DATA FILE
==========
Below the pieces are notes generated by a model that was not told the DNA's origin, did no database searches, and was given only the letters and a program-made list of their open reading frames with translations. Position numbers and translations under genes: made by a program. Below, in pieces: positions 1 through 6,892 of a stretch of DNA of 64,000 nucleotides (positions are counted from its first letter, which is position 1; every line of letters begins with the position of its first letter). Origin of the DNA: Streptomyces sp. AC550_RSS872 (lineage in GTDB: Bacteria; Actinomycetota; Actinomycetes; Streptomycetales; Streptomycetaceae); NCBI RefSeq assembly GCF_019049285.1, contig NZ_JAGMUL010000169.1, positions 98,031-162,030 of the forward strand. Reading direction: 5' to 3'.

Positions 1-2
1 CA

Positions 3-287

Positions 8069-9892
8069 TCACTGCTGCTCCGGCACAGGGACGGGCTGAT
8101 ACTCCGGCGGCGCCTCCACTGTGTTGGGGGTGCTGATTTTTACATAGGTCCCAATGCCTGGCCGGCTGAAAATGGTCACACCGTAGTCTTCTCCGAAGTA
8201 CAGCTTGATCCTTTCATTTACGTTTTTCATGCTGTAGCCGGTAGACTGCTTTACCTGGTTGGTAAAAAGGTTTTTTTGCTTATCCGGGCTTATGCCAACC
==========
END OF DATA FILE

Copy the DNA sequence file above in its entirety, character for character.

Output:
Below the pieces are notes generated by a model that was not told the DNA's origin, did no database searches, and was given only the letters and a program-made list of their open reading frames with translations. Position numbers and translations under genes: made by a program. Below, in pieces: positions 1 through 6,892 of a stretch of DNA of 64,000 nucleotides (positions are counted from its first letter, which is position 1; every line of letters begins with the position of its first letter). Origin of the DNA: Streptomyces sp. AC550_RSS872 (lineage in GTDB: Bacteria; Actinomycetota; Actinomycetes; Streptomycetales; Streptomycetaceae); NCBI RefSeq assembly GCF_019049285.1, contig NZ_JAGMUL010000169.1, positions 98,031-162,030 of the forward strand. Reading direction: 5' to 3'.

Positions 1-2
1 CA

Positions 3-287

Positions 8069-9892
8069 TCACTGCTGCTCCGGCACAGGGACGGGCTGAT
8101 ACTCCGGCGGCGCCTCCACTGTGTTGGGGGTGCTGATTTTTACATAGGTCCCAATGCCTGGCCGGCTGAAAATGGTCACACCGTAGTCTTCTCCGAAGTA
8201 CAGCTTGATCCTTTCATTTACGTTTTTCATGCTGTAGCCGGTAGACTGCTTTACCTGGTTGGTAAAAAGGTTTTTTTGCTTATCCGGGCTTATGCCAACC